NEW YORK -- It's the latest gambit in the increasingly ugly New York governor's race.
Zeldin is instead saying make me a new offer and Hochul is saying take it or leave it.
CBS2's Marcia Kramer has more on latest moves in the political chess game.
The 2022 governor's race may go down in history for answering just one question: who's a chicken?
"I am not playing along with her games. I'm not going to be playing along with the strategy that is an insult disrespecting the voters of New York," Zeldin said Thursday.
The Republican challenger is offering a biting "no thanks " tothat he says millions of New Yorkers won't be able to access on their televisions.
"I'm here today calling on her to come forward with a new plan, a new plan to do multiple debates across this state," Zeldin said.
Zeldin's rejection prompted a Hochul campaign spokesperson to tweet out a fake New York Post headline proclaiming "Lee Zeldin chickening out." It was a Photoshopped version of a real Sept. 16 Post front page with the governor in the same chicken suit.
But Hochul, who is flush with campaign cash in a state with a solid edge in registered Democratic voters, is simply not caving to her opponent's demands.
Her communications director, Jerrel Harvey, made it clear the one debate is a take-it-or-leave-it offer.
"Gov. Hochul looks forward to debating on Oct. 25 and highlighting the clear contrast between her strong record of delivering results and Lee Zeldin's extreme agenda," Harvey said.
Political consultant Hank Sheinkopf said he can't remember a gubernatorial race in New York where there was no debate at all.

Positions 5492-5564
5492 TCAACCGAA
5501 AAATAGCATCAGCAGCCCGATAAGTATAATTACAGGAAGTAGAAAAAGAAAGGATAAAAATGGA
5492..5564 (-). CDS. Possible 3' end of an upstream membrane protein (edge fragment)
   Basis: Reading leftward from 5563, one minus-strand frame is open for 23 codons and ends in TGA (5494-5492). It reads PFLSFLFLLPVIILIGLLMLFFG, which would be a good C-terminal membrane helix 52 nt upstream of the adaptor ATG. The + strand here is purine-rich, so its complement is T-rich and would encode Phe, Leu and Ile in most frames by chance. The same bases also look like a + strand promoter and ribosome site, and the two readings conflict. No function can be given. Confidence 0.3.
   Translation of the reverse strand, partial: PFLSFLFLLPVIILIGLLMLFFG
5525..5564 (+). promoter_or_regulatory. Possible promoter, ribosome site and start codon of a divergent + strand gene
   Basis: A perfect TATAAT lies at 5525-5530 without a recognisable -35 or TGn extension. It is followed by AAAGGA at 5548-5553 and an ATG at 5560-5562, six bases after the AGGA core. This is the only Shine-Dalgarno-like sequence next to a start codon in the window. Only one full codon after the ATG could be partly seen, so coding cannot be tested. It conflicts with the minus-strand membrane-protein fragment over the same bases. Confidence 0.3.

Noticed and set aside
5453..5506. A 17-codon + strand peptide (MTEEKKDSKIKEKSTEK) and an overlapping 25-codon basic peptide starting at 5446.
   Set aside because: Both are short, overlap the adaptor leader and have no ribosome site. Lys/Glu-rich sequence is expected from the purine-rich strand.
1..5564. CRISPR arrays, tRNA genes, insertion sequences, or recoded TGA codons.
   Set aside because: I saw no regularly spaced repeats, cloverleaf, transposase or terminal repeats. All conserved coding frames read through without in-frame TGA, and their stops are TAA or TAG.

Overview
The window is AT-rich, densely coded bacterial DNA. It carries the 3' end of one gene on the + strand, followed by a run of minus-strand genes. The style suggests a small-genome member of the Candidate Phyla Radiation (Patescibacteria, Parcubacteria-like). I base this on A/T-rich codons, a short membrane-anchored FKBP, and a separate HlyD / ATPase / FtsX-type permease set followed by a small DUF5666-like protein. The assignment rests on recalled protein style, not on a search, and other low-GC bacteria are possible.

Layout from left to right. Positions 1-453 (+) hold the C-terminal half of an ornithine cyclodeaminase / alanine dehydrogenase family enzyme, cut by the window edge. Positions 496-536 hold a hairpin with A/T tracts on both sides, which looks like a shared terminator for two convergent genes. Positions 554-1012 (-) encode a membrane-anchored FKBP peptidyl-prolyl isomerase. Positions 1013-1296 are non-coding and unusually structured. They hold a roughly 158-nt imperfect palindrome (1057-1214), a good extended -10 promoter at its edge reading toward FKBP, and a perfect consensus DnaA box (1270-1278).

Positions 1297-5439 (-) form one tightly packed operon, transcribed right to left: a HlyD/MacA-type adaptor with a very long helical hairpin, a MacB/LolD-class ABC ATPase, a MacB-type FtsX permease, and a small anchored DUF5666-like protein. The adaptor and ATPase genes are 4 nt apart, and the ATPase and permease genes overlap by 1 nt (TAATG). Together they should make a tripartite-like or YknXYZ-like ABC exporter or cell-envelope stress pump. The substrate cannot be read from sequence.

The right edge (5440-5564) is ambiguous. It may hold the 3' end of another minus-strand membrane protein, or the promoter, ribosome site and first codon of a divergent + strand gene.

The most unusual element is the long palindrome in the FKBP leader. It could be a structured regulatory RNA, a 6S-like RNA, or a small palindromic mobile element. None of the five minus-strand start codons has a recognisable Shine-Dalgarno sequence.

"This is definitely political gamesmanship on both sides. The edge is with the governor. Why? She has 20 some odd million dollars in the bank. Zeldin has hardly been on television. She is all the time. This would have given him the opportunity to get some advertising on an issue he thinks matters, which is crime," Sheinkopf said.
For the most part, New Yorkers asked about the feud say they'd like to see the candidates square off.
"I think it's actually really necessary that both of them have a debate. It's good for the community," said Elias Ruiz of Forest Hills, Queens.
"You need the public to see how they handle themselves under pressure," said Bruce Stratton of Levittown.
"Debates are a good thing because they allow each one of the participants to express their viewpoints and lets all of their constituents know whether or not we should or should not vote for them," a man from Brooklyn said.
"I don't believe what they say, so I don't believe that debates are necessary. I think they all lie," a woman from Manhattan added.
Putting aside the chicken suit tweet, New Yorkers may have to wait for the answer to who's a chicken. Will Zeldin blink and do the one debate? Or will the governor agree that doing more than one debate is the way to go?
Zeldin has accepted two debate invitations,.
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